Audi has finally talked about one of the most horrible periods in the company’s history, during the 30s and 40z Nazi rule. Back in its Nazi past it was known as Auto Union and over the course of those two decades they employed thousands of slave labors for some of their assembly plants located in Bavaria and eastern Germany.
It is a known fact that one of Auto Union’s founders, Richard Bruhn, was actually a member of the Nazi party. Based on a study recently conducted and published by Martin Kukowski and Rudolf Bosch, Auto Union employed no less than 18,000 slave laborers at one of the company’s underground plant situated in Bavaria. Moreover, approximately 16,500 people were working at their factories in eastern Germany. Among those slave laborers were 3,700 concentration-camp inmates, while 4,500 of those workers passed away while working at the Bavarian plant.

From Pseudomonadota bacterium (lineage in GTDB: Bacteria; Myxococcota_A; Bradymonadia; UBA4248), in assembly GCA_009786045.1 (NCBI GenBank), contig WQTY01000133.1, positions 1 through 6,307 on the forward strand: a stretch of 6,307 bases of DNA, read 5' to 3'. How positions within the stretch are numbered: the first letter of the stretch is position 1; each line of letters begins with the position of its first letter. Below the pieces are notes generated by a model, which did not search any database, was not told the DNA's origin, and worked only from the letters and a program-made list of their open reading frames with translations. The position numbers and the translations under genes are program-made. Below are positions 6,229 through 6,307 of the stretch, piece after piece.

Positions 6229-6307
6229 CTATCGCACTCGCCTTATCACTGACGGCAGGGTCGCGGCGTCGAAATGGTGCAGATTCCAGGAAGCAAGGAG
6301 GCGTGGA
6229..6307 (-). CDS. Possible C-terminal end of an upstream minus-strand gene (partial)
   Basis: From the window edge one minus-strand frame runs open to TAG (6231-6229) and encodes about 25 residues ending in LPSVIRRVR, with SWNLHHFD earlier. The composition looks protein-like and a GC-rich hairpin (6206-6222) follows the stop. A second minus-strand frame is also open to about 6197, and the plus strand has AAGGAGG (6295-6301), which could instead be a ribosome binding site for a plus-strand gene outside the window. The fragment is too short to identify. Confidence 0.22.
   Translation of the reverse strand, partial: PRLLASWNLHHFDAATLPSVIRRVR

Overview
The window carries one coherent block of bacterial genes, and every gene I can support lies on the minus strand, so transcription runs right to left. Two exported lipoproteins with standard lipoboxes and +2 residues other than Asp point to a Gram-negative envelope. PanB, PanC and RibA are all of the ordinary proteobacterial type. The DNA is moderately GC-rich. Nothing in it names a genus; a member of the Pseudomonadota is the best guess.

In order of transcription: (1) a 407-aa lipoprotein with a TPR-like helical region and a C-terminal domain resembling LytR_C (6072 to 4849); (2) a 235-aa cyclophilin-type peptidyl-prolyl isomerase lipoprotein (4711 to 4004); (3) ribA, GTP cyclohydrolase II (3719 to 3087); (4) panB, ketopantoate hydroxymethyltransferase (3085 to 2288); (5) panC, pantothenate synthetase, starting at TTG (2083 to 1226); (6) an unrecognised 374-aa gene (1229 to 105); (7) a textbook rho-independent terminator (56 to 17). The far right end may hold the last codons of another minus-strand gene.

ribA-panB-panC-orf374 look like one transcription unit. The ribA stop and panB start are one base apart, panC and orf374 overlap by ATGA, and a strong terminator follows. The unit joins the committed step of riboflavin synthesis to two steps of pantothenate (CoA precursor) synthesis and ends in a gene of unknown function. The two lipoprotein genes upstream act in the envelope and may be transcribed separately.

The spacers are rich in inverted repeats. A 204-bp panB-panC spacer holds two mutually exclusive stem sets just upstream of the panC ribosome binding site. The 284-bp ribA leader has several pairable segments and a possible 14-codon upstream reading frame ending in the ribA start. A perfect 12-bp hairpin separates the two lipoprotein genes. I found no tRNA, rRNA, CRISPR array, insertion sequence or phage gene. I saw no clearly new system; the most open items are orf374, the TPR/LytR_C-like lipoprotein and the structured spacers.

It is important to mention that this historical study – which has 500 pages – about the Nazi past was commissioned by Audi to find out more about the relations between the company’s previous corporate and the Nazi regime. After discovering what really happened, Audi expressed its concern about the findings and they decided to provide compensation to any of the previous forced laborers that are still alive today.